When I started my new job at Thrive Global a little over a month ago, one of my personal goals was to find ways to practice self-care even on my most time-strapped days. I knew I was in a place that supported that when I was invited to do an “entry interview,” in which my manager spent time getting to know what helps me thrive, both inside and outside of work. Little did I know that an inexpensive cooking device — an egg cooker — in the office kitchen would be one of the tools that supports my well-being on the job, at least where nutrition is concerned.
Over my first few days, I noticed that eggs were a big hit in the office. In the mornings, I’d see my colleagues noshing on avocado toast with sliced hard-boiled eggs. For lunch, a bowl of greens or even oatmeal with soft-boiled eggs on top was popular. And any time of day, the hard-boiled egg snack, straight-up with some salt and pepper, seemed to be The Thing. But to be honest, I wasn’t quite sure where these protein-packed orbs were descending from. There was surely no stovetop to boil water; no chef churning out personal orders from a conference room.
The mystery was solved one egg-fated day when I had no time between meetings to step out and get lunch, and I was starving. Like a dog who’s sniffing around for scraps, I started rummaging through the office kitchen for snacks. Normally, this kind of behavior gets me into trouble, as making food decisions when we’re hungry is a setup for sticking our hands in the cookie jar (not the crudités platter). But then I spotted a co-worker I hadn’t met yet hovered over a contraption I soon learned was an electric egg cooker, or what I now refer to as the Egg Machine. I introduced myself to my colleague and asked if he wouldn’t mind showing me how to use it. “Someone just taught me 10 minutes ago!”, he cheerfully said before giving me a quick tutorial: Fill bottom of the contraption with water. Place eggs on egg tray. Put the lid on top and turn the dial so that eggs cook to the desired consistency: soft, medium, or hard. Voila!
And just like that, I was saved from the junk-food trap that so many people fall into on busy days. “Sadly, many workplaces don’t offer too many healthy food choices — and many of us don’t plan ahead to bring healthy food with us to work,” says Jolynn Gardner, Ph.D., Director of the Public Health Program at American University’s Department of Health Studies. “It would be great if employers were more creative in providing healthy food options, because research has shown that people are much more likely to make healthy choices if those options are the easy default,” she adds. In fact, research has found that employees whose workplaces offered complimentary produce are not only more likely to consume it during the workday, but are also more likely to purchase fresh fruits and vegetables on their own grocery shopping trips.
That’s important because, as Maya Adam, M.D., Director of Health Education Outreach at Stanford Medicine told Thrive, “When we feed the brain with higher quality fuel, we’re going to see better outcomes.” There’s plenty of science supporting the link between our input (food!) and our output and outcomes. One Brigham Young University study of almost 20,000 Americans revealed that employees with unhealthy eating habits are 66 percent more likely to report a loss in productivity. And a report in the British Journal of Health Psychology examining the way people’s food choices influenced their daily lives found that the more fruits and vegetables people consumed, the happier, more engaged, and more creative they tended to be.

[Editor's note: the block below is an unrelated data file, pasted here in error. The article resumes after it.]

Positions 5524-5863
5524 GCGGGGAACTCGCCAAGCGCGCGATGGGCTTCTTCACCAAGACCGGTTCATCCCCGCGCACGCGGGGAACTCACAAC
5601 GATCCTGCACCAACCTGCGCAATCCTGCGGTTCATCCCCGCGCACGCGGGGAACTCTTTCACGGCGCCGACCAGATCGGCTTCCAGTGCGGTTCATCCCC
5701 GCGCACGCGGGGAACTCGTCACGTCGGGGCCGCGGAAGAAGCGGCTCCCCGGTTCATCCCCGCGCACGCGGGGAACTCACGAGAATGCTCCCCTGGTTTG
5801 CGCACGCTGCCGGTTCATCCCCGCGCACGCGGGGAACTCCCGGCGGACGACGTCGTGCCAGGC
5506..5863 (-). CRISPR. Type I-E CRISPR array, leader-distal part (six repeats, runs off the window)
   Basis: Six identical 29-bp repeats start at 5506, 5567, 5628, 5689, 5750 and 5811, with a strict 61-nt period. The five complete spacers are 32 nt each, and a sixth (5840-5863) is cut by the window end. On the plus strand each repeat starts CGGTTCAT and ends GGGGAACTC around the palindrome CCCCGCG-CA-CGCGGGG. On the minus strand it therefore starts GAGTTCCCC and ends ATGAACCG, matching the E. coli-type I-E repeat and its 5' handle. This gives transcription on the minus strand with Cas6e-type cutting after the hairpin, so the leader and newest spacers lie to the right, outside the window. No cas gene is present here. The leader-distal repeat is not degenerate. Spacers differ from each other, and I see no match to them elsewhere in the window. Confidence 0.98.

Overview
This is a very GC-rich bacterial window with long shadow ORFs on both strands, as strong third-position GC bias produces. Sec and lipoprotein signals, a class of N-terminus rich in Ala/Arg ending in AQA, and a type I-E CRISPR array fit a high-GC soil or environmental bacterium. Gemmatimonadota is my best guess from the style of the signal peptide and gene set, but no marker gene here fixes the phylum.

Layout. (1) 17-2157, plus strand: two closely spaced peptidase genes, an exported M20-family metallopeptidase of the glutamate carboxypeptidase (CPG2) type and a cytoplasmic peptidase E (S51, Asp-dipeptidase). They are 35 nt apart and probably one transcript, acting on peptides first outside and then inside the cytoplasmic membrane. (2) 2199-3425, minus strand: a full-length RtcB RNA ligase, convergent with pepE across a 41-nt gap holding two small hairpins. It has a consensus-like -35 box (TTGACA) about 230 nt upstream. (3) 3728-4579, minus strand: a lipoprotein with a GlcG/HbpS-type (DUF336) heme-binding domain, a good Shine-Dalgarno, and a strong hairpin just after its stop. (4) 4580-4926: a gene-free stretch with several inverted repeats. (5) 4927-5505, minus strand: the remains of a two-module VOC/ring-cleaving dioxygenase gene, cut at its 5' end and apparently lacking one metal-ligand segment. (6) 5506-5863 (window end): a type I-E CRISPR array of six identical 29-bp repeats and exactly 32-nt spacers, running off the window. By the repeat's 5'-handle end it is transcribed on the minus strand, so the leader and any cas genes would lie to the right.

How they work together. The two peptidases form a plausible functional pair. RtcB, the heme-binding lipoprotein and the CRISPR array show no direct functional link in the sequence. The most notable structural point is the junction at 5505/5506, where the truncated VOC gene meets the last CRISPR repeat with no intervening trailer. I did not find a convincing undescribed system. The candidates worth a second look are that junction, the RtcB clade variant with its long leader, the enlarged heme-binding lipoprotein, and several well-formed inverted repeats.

Yes, I’m aware of the current debate around how many eggs you can eat each day week for a safe diet. So the point isn’t to become egg obsessed; it’s to reach for less office candy and junk food, and more protein and produce. And to set yourself up for those better choices — whether that means bringing healthy snacks from home or getting creative about how to prepare nutritious meals at work.
Once or twice a week, my “Thrive eggs” are just the fix I need to stay in the healthy lane at work. In the time that I’ve been here, I’ve taught several other new hires how to use the Egg Machine. Occasionally, I’ll find a bowl with some pre-cooked eggs in the kitchen, along with a note: “Up for grabs!” You might call it random eggs of kindness — and an unexpected way to foster connection in the office when we’re waiting for our eggs to cook and chit-chatting for seven (soft) to 12 (hard) minutes. I don’t know many workplaces that still engage in water cooler small talk, but I do know that this kind of banter — with people you might not otherwise interact with every day — is so important for our sense of belonging. So I’m grateful that taking a break to make a healthy snack has also given me a chance to get to know my colleagues (and, yes, their egg preferences — which I’m sure was only accidentally left out of the Myers-Briggs personality test).
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